Excerpts from The Dementia Concept by Joshua Freitas
The way we approach people, guide them, listen, and respond to them influences the success of our conversations and interactions. Challenge yourself this year to use a new approach that will improve connection with your loved one.
7 Steps for Mindful Communication
- Introduce yourself to the person, and provide prompting information.
“Hi, I’m Joshua, and I will be your caregiver today.” Or, “Hi, Mom; it’s your son, Josh. I’m here to visit you.”
- When communicating, make eye contact and communicate at the person’s eye-level.
- Give a compliment, and then invite the person to help or participate.
“I bet you’re great at this activity. Would you like to join us?” Or, “I could really use your help with this; will you help me?”
- When offering choices, provide no more than two or three options.
“Would you like to join us for morning exercise, or would you rather read the newspaper?”
- Provide the person with something to hold for comfort.
Holding an object can also improve focus and concentrations. While communicating, try offering a small pillow or another favorite object.
- Sit on the dominant side of the person with dementia.
A person with dementia will be more receptive to you if you approach them on their dominant side.
- Provide a clear ending to activities by thanking the person and creating an emotional and physical connection.
“Thank you for singing with me today!” Offer the person a handshake or a hug.
The following approaches offer more methods for achieving successful interactions.
Give More Compliments
Compliment Therapy is the act of pointing out the positive attributes that you see in someone. When someone receives a sincere compliment, it reinforces positive self-esteem and increases positive behaviors. Compliments can cause endorphins to be released in the recipient’s brain. You will see a brightening of the expression, a lightening of the spirit, and an increase in energy. Even after a specific compliment is forgotten, an emotional bond endures.
When you initiate interaction by giving a compliment, you instill a sense of confidence, belonging, and trust. Start conversations with statements like, “Mrs. Smith, what’s your secret to staying so beautiful?” or “Joe, you have a handshake like a president!” Human beings are more likely to agree and comply with those who compliment us, even if that compliment is as simple as someone remembering our name. Giving compliments makes it easier to manage difficult behaviors that might arise during an interaction.
Listen compassionately and validate feelings
We all have a desire for our feelings to be validated by others. When connecting with someone with dementia, it is important to validate how he or she is feeling.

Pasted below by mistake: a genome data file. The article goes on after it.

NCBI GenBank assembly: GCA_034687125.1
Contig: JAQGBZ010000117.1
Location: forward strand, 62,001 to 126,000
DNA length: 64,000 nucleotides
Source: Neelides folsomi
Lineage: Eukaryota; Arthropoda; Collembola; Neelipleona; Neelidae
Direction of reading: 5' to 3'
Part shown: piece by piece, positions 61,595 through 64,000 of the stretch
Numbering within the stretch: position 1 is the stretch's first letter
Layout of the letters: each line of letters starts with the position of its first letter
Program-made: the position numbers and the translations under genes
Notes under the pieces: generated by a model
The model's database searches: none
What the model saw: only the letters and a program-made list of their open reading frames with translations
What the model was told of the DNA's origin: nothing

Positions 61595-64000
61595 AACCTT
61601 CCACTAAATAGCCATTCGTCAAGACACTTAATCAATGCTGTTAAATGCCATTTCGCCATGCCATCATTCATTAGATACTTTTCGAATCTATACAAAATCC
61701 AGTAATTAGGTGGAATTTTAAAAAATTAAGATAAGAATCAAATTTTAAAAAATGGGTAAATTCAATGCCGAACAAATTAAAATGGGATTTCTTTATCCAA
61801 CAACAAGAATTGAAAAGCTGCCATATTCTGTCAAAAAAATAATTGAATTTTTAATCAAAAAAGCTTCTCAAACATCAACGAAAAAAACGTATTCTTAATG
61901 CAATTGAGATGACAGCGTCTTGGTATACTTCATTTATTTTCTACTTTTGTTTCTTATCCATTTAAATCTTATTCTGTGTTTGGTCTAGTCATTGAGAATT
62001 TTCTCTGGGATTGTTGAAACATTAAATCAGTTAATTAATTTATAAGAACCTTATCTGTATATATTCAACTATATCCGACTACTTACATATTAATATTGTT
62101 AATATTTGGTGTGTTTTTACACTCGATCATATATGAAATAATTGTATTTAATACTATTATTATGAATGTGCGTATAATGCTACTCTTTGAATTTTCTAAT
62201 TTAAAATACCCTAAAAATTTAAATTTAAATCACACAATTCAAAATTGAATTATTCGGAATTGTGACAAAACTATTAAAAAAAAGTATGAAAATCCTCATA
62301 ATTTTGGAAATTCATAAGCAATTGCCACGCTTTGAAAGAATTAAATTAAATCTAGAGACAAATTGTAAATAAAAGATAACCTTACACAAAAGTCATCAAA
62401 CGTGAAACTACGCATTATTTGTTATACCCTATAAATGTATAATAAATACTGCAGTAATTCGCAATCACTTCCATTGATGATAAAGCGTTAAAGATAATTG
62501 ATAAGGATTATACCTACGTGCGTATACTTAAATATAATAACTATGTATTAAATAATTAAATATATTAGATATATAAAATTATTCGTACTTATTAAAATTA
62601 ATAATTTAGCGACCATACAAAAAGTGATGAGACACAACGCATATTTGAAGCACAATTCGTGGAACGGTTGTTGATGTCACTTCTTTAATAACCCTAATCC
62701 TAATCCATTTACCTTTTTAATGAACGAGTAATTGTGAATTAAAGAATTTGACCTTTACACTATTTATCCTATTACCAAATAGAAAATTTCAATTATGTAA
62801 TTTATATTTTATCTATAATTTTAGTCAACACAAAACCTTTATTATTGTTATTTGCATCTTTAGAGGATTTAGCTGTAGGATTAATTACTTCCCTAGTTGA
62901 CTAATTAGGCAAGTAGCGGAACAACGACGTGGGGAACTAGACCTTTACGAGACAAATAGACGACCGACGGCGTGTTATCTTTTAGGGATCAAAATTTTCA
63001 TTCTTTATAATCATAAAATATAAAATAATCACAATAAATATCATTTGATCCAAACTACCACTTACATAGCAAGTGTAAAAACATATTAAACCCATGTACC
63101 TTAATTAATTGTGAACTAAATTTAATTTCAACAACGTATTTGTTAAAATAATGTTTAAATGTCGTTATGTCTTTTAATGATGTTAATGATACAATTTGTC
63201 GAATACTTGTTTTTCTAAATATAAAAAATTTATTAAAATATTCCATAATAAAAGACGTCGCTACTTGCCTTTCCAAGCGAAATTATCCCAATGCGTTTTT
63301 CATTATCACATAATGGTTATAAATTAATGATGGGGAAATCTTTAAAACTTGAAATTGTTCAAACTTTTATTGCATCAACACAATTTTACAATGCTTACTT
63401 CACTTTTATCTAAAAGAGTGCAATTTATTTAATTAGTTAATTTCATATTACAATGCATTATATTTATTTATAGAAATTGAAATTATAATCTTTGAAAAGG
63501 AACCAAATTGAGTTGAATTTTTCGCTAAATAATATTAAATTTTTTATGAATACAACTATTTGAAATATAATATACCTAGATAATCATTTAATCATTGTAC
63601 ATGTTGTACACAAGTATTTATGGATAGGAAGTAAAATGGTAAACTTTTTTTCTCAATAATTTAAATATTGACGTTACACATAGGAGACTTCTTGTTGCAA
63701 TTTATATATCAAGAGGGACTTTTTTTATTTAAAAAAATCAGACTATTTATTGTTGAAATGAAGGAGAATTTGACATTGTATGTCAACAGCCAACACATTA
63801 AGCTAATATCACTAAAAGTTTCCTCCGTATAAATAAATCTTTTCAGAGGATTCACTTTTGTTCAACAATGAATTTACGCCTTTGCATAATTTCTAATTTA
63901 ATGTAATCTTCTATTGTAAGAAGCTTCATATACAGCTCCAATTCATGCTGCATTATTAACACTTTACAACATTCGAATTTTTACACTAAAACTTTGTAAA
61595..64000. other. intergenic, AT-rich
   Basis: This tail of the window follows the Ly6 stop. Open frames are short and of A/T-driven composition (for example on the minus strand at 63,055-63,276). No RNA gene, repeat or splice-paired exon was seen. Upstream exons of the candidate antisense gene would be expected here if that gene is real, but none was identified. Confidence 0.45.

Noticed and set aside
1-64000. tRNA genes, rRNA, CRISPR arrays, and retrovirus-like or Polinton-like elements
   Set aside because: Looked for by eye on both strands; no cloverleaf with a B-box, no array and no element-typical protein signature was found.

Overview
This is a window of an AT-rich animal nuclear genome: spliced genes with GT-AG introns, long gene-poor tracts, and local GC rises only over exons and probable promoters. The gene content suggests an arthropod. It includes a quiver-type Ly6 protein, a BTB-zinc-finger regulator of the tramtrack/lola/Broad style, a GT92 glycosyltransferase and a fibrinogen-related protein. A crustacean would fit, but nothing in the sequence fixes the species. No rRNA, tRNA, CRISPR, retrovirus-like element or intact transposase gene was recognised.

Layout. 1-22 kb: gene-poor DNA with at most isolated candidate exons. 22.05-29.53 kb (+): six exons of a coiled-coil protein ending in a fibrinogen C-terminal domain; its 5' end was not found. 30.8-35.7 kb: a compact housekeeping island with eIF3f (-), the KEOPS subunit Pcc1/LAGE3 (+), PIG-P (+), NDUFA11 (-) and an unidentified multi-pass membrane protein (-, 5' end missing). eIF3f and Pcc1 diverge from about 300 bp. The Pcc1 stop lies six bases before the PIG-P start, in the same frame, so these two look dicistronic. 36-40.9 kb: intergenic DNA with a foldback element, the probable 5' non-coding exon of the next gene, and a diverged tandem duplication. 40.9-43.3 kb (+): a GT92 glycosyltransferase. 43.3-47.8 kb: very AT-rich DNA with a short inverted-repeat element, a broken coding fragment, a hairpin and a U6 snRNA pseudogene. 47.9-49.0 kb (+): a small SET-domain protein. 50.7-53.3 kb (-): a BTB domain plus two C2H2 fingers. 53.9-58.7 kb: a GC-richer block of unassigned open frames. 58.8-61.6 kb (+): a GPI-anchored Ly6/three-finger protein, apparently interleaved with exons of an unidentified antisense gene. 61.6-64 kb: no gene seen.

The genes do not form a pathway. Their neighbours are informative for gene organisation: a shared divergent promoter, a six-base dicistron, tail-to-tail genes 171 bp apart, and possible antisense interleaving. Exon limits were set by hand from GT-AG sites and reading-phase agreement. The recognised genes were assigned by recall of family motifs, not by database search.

Start conversations by acknowledging the person’s countenance, for example, “Hi, Mom; it’s me, Josh! You seem happy today.” Or, if someone seems markedly upset, validate that by saying, “Hi, Mr. Smith; you seem sad. Would you like to talk to me?” Let the person know that you are there to help.
Validating another person’s feelings is a way of establishing a meaningful connection with them. Show the person that you care and are willing to listen. Use this connection to direct the conversation toward assessing what support they need and attempting to provide it.
Match emotion to emotion
If someone is feeling sad, you should match your emotion with theirs. Put yourself in their shoes. If you were visibly upset and a friend approached you with smiles and laughter without asking you what was wrong, might you feel disregarded and invisible? The same is true for someone with dementia, and sometimes even more so, because verbal and cognitive obstacles can make it more challenging for them to express their feelings. We must match and mirror their emotional state: sad with sad and happy with happy. Connecting with their emotional experience is a form of empathy that gives you a chance to help redirect the emotion.
If Mr. Smith seems sad and lonely, walk over to him and validate his feelings. Ask if you can sit with him for a few minutes. Mirror his emotional demeanor when you speak to him. This will comfort him and enable you to begin asking more questions about how he feels and what might make him feel better. Throughout the conversation, you will notice that Mr. Smith will also start to mirror your emotional demeanor. Use this opportunity to lighten his mood and slowly bring the conversation to a happier place. Redirect the topic to something other than loneliness, and see if you can engage him in a connected social activity.
The 15-minute rule
Have patience. It takes a person with dementia about 15 minutes to become acclimated to his or her surroundings, after which the windows of opportunity for meaningful interaction will begin to widen. The average brain tends to process information differently about every 15 minutes, and interestingly, the average attention span of a person with dementia is typically about 15 minutes. Remember to give people 15 minutes to acclimate to new surroundings and another 15 minutes to begin to participate. Your patience during transitions will truly help them engage with the next activity.
If a person with dementia starts to exhibit a concerning behavior, give him or her about 15 minutes before attempting to redirect the behavior. This allows the brain to process the information you are giving them with a different set of neurotransmitters.
With a good approach we can help support the needs of our residents, loved ones and friends who have dementia. Challenge yourself this year to implement these approaches and see what a difference they can make.
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